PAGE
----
If it is, what do these code for? Some well-known protein?
It’s a mystery so far.
Update: Unless this is a well-known joke among biologists (it’s a common textbook, after all) and someone tells me about it in the comments or via email, I’ll probably compile a sequence of nucleotide letters long enough for it to be unique and then Google it. I had my “duh” moment and realized there’s no need to go through the whole 1000-page book and compile all of red letters…
I’m excited about it because computational protein/enzyme/RNA design has the potential to move biotech forward a great deal and cure many terrible diseases, help with bioremediation and clean fuel production, and increase our understanding of biology in general.
So I was surprised when I looked at Rosetta@home’s Top Computers list and saw that my new Mac Pro ranks #4. That probably won’t last forever since the project has almost 200,000 users and is still growing at a good pace, so I took a screenshot for posterity (above).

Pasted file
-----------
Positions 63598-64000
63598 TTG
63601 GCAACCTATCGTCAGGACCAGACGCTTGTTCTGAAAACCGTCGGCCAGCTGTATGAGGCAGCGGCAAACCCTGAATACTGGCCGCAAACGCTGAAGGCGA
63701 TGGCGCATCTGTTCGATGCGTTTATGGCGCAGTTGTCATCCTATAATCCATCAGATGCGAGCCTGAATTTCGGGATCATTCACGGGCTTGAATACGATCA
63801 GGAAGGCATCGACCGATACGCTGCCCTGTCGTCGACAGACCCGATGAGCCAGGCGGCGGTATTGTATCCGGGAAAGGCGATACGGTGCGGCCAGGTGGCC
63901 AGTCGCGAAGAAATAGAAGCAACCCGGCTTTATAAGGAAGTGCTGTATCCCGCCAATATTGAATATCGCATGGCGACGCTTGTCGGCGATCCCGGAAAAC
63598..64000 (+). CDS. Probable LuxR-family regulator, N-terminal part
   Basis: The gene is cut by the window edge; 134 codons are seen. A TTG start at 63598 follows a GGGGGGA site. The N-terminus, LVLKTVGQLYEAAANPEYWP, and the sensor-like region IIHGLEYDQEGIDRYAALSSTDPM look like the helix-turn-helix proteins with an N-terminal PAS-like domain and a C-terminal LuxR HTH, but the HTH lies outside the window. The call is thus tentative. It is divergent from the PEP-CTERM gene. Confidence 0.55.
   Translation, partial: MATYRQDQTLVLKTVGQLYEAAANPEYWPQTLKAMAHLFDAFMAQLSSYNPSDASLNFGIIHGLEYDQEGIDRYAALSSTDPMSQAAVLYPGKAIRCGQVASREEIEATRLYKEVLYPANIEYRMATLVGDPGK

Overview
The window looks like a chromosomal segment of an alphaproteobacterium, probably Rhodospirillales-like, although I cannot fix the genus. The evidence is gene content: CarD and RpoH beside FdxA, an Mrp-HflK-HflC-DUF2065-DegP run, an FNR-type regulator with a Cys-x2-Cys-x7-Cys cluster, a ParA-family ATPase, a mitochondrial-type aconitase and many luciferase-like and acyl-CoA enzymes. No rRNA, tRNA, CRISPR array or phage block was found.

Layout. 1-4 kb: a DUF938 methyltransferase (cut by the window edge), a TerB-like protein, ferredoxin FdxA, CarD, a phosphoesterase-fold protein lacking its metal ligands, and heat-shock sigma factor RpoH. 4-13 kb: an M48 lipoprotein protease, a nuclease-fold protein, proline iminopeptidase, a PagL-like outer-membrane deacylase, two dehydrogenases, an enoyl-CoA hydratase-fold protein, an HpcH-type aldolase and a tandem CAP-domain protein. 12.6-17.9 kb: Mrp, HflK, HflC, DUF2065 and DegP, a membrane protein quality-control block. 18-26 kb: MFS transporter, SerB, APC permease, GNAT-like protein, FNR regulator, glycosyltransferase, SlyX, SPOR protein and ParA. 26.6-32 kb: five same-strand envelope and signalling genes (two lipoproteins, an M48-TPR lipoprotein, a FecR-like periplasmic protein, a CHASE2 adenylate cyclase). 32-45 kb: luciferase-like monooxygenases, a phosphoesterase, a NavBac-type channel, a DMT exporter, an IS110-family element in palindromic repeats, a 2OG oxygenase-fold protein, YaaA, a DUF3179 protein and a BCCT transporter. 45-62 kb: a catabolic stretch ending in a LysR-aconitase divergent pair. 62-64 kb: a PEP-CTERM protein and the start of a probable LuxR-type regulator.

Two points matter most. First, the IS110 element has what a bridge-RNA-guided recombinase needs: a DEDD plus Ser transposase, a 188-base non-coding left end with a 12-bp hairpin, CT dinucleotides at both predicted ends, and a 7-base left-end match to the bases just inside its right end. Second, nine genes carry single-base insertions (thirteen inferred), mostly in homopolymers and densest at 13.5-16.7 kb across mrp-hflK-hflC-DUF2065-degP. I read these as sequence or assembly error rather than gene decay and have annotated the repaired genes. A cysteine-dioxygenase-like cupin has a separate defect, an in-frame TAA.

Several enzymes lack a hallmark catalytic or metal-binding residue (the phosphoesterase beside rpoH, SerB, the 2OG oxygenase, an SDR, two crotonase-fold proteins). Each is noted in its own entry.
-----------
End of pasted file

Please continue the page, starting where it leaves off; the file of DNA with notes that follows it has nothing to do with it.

Technology Review recently published a piece about Dr. Baker’s work (the head of Rosetta@home and of the Baker Lab at Washington University) and what they call “a major step forward for computational protein design”. Check it out, and if you aren’t already crunching, I strongly encourage you to join a project.
Idle CPUs are sad little unproductive things, wasting their potential. Give yours something interesting to work on.
From the preface of Roger Penrose’s The Road to Reality: A Complete Guide to the Laws of the Universe:
Considering the current state of my math skills, I expect to look like the third drawing most of the time.
Last November, I posted some pictures of chili peppers I was growing. Here’s a whole new batch: I pollinated the flowers by hand and 7 of them turned into peppers. Some are still green, so they’re harder to see.
This is a picture of the CPU that has been in my desktop computer for the past 4 years. It is an AMD Athlon 64 3000+. One “Windsor” 90nm core running at 1.8 GHz, fitting on socket 939 with dual channel memory.